Armenia, Israel Want to Bolster Relations

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Armenian Foreign Minister Edward Nalbandian meets with Israeli Prime Minister Benjamin Netenyahu on Tuesday

Armenian Foreign Minister Edward Nalbandian meets with Israeli Prime Minister Benjamin Netenyahu on Tuesday

Israel’s continued arms sales to Azerbaijan and its refusal to recognize the Armenian Genocide still seen as obstacles


Israel and Armenia want to bolster and expand relations. Armenia’s Foreign Minister Edward Nalbandian on Tuesday, after meeting with Israeli Prime Minister Benjamin Netenyahu, said that such meetings will bring “new impetus” to Israel-Armenia ties.

During their meeting, the two explored intensification of trade and economic relations, expansion of the legal framework, the perspectives of implementing joint programs in the fields of information technologies, education and science, tourism and agriculture.


Reportedly, the two also touched on the Nagorno-Karabakh conflict resolution process, with Nalbandian briefing Netenyahu on the most recent developments on that front. Wider regional issues were also discussed, with Netenyahu expressing concern about Iran’s “attempts to establish a military presence in the region.”

“We’ll strengthen relations between Israel and Armenia in tech, cyberspace and agriculture,” Netenyahu, who is also Israel’s foreign minister, tweeted after talks with Nalbandian.

Nalbandian’s trip to Israel is considered important for advancing relations between the two countries.

Bolstering Armenia’s relations with Israel, which does not have an embassy in Yerevan, was also high on the agenda of a visit to Yerevan by Israel’s Minister of Regional Cooperation Tzachi Hanegbi in July when the two signed agreements on visa-free travel for holders of diplomatic passports and abolished double-taxation between the two countries—an issue being raised with United States administration officials as a next step in advancing U.S.-Armenia relations.

Soon after Hanegbi’s visit to Armenia, the Israeli defense ministry announced an investigation into an Israeli defense manufacturer, which allegedly live-tested its suicide drone, purchased by Azerbaijan, on Artsakh targets.  The contract has been suspended until the investigative body of the Israeli defense ministry completes its probe on the matter, which if proven true, could place Israel in the middle of the Karabakh issue as a side to the conflict.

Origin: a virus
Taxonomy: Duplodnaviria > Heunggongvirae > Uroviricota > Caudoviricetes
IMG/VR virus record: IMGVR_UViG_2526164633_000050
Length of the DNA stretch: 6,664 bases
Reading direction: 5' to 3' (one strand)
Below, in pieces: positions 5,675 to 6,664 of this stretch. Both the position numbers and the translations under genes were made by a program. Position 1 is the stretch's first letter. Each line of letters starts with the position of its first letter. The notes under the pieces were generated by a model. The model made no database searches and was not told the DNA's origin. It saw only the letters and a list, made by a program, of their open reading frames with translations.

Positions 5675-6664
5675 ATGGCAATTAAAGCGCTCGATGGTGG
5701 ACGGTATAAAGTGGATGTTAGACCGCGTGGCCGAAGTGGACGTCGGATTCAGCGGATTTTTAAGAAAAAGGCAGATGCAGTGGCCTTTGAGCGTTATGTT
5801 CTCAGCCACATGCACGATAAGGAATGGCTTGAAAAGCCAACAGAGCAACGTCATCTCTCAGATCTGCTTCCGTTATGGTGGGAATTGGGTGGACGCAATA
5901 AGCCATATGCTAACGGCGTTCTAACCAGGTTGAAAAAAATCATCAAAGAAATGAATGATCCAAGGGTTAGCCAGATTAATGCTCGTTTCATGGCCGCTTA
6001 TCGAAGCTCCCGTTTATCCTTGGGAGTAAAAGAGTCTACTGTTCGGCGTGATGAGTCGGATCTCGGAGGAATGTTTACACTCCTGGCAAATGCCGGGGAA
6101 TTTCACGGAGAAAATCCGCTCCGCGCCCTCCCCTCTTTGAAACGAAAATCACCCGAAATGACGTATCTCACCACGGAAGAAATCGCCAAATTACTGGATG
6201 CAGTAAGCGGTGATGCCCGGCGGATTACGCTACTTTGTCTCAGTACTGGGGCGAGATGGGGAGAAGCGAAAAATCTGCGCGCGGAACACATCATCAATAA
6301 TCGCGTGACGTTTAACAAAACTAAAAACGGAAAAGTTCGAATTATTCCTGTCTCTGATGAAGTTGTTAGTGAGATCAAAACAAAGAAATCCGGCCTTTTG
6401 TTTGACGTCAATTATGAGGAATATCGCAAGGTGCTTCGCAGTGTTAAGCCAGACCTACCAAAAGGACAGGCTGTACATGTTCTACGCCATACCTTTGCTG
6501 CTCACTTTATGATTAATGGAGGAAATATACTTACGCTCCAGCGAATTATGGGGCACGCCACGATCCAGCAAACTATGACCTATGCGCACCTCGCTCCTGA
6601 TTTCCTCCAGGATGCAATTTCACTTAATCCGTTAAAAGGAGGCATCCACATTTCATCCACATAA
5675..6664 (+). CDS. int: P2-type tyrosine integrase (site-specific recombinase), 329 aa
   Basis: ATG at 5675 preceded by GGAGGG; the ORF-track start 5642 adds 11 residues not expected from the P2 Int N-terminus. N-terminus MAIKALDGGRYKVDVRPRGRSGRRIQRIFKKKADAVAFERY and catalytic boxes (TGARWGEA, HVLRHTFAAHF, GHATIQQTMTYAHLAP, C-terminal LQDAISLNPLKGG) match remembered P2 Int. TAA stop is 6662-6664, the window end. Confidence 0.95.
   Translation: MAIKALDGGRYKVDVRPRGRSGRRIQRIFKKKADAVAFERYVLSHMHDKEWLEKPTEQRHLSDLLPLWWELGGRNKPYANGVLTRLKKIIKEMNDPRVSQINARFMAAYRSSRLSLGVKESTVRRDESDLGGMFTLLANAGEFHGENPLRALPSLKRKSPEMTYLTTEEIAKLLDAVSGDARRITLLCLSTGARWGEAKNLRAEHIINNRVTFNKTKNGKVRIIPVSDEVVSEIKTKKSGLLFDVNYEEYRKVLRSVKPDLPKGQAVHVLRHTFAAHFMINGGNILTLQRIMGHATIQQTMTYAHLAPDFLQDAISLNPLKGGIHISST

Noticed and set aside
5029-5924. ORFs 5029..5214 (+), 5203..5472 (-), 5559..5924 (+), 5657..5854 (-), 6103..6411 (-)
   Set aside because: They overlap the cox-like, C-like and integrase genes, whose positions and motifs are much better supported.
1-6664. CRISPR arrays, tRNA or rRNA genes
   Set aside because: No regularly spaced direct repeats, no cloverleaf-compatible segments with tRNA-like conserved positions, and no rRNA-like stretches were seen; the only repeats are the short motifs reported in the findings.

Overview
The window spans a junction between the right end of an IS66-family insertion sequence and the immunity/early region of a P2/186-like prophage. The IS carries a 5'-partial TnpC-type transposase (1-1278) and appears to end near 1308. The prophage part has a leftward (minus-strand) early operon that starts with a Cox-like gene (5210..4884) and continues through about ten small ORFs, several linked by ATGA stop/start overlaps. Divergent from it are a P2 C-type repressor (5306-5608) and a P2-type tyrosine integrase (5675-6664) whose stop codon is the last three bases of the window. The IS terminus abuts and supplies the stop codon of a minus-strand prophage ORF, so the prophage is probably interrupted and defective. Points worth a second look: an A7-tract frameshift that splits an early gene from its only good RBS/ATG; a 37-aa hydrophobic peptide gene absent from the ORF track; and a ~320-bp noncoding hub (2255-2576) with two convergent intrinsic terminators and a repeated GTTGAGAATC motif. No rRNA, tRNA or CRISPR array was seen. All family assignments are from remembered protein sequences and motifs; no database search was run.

Despite the optimism over advancing relations between Israel and Armenia, Hakob Sevan, the chairman of the Armenian National Committee of Jerusalem spoke to Armenpress and cited Israel continued and growing arms supply to Azerbaijan as a potential obstacle in advancing those ties.

“We know that Israel continues to supply arms to Azerbaijan which carries out an anti-Armenian policy,” Sevan told Armenpress on Tuesday.

The Jerusalem ANC leader also pointed out another obstacle: Israel’s refusal to recognize the Armenian Genocide. Official Tel Aviv has often used the so-called “Genocide card” when its relations with Turkey have been frayed

“On the other hand, we have the issue of [Israel’s] non-recognition of the Armenian Genocide. We cannot rule out that the steps aimed at bolstering relations with Armenia are being done within the context of [Israel] not having such good relations with Turkey,” added Sevan in his interview with Armenpress.

Armenia's Foreign Minister Edward Nalbandian meets with Knesset leader Yuli Edelstein on Tuesday

Armenia’s Foreign Minister Edward Nalbandian meets with Knesset leader Yuli Edelstein on Tuesday

The Genocide issue came up in Nalbandian’s discussions with Yuli Edelstein, the leader of the Israeli legislature, the Knesset.

Edelstein told Nalbandian his view that the Genocide must be acknowledged, but no concrete pledges were made that Israel would finally recognize the Genocide.


Nalbandian visited Yad Vashem, laid a wreath at the Memorial to the Holocaust victims and toured the Israeli national Holocaust Museum, where he left a note in its guestbook.


“The most important lessons that Yad Vashem in Jerusalem and Tsitsernakaberd in Yerevan tell us is that new genocides, crimes against humanity can be prevented only by combined efforts of the international community. It is the moral obligation of Armenians and Jews, the nations that passed through the horrors of genocide, to stand at the forefront of such efforts,” Nalbandian wrote in the memorial book.

During his visit, Nalbandian also visited the Jerusalem Patriarchate and met with Patriarch Archbishop Nurhan Manukian.

Source: Asbarez
Link: Armenia, Israel Want to Bolster Relations